Therefore, you already have an inside track on your co-worker's self-interest. So the upshot is that the number-one way to get people to listen is to discover and show what's in it for them. It's to let them know that you understand their self-interest by focusing on their point of view at the start. Before you tell them about yours. That will motivate them to tune in.
The next factor that makes people listen is how they perceive the teller. Needing to know who's telling is built into the nature of listening itself. When you listen, you give power to another. Although the power may be temporary and you keep an active internal debate going inside as you listen, basically you're in a passive state. Something is being done to you. You're not in control—yet. So listening is a big gift, given to the teller by the receiver. Therefore, who's "doing it to you," who's getting your gift, matters mightily. Trust is, and always has been, a hard-won commodity, not freely given. Societies have always devised tests for "friend or foe."
For example, do you know the origin of a salute? Why the right hand at the brow? It comes from medieval times when men in armor lifted their visors with an empty right hand to show who they were and that they had no weapon. And we still do it: We shake right hands and make eye contact as we great each other. So—whether it was showing the face or knowing the password, before a person was welcomed into our midst the first encounter had to establish his credentials, showing us who he was and how he meant to relate to us.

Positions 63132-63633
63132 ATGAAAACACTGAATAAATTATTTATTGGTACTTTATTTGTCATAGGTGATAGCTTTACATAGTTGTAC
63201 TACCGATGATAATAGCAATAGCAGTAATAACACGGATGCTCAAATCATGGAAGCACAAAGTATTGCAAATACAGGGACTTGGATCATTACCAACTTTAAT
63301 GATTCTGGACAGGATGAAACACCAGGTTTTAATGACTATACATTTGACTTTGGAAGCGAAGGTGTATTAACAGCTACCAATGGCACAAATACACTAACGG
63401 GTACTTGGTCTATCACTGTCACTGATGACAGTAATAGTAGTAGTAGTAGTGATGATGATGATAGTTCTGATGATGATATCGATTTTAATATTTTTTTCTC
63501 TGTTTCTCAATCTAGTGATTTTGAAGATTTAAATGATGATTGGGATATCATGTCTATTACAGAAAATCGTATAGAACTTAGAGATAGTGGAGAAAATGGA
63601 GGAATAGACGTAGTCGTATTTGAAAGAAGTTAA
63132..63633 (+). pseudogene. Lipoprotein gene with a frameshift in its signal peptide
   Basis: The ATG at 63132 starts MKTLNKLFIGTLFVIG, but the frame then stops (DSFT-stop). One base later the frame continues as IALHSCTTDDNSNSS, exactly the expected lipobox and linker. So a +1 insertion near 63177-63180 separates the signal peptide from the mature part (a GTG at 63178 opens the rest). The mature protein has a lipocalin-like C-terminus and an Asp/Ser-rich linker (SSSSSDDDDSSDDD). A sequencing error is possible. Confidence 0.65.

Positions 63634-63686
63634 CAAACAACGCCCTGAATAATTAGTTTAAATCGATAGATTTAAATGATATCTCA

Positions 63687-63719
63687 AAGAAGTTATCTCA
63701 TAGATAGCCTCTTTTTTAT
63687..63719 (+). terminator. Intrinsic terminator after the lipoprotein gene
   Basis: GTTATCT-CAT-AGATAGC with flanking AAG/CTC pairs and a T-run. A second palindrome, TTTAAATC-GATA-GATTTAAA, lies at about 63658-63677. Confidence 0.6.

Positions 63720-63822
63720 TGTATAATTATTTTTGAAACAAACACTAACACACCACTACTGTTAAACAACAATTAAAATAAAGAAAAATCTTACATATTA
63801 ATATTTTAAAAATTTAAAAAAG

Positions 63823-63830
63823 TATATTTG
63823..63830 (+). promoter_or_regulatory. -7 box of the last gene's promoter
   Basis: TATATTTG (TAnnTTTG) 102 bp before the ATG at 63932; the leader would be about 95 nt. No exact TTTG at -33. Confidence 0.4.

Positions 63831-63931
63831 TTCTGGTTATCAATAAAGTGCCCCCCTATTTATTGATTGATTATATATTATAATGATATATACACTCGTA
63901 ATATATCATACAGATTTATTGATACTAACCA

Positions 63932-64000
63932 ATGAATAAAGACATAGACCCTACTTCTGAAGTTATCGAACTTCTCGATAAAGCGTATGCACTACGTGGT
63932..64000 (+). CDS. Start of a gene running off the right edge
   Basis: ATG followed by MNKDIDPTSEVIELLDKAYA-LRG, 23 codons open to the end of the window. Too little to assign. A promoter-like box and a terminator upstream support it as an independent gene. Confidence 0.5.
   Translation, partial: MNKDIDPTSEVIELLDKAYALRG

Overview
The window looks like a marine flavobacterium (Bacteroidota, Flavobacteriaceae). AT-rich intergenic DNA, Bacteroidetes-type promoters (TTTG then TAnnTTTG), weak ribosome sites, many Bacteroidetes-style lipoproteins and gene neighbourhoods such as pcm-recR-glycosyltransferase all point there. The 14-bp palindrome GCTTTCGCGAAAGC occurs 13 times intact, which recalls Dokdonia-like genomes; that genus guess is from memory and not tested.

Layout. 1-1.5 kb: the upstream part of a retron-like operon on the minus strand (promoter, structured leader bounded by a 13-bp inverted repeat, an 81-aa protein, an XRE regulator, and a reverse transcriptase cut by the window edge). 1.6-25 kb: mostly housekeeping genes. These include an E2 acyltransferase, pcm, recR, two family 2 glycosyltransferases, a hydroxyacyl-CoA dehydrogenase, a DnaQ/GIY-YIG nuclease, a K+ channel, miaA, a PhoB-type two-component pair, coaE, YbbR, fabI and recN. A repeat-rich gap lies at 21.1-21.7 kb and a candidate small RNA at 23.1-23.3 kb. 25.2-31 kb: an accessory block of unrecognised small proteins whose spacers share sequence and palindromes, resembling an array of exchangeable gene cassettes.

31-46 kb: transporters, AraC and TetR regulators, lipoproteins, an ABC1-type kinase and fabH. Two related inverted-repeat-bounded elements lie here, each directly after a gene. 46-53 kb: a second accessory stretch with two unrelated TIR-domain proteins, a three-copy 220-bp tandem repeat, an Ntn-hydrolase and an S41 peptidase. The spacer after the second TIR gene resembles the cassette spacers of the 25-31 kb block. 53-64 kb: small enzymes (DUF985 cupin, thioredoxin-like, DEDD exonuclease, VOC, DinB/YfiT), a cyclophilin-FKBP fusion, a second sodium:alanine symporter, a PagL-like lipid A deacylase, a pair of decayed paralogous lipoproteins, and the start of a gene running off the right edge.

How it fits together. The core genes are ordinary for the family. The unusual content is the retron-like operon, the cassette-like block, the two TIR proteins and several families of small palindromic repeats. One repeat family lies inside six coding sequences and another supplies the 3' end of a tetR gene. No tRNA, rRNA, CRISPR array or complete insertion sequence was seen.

Instinctively, we have always been wary of others, needing to know what their intentions are and what to expect before we let them in. We're still wary of others today. When someone says, "Give me the power to
tell you, to sell you, to hold sway while you listen," our instincts are still alert. We're still asking:
"Friend or foe?"
"Are you for me?"
"Useful to me?"
"What happens if I let you in?"
To answer, we test. We pick up signals, based first of all on our instincts, life experiences, and preferences. This always comes before we confer the mantle on whom we trust or admire, and who's worthy of our
We test in two ways:
• First we notice and respond instinctively to personal style: how the teller strikes us, person to person.
• Then we shore that up by intellectually considering some hard-nosed questions about who this person is and how he/she relates to our lives. (Notice how this also follows the order in which I introduced myself, the contents of the book, and my credentials to you at the beginning.) Writer Hamlin,Sonya's offers more knowledge on how to talk so people listen.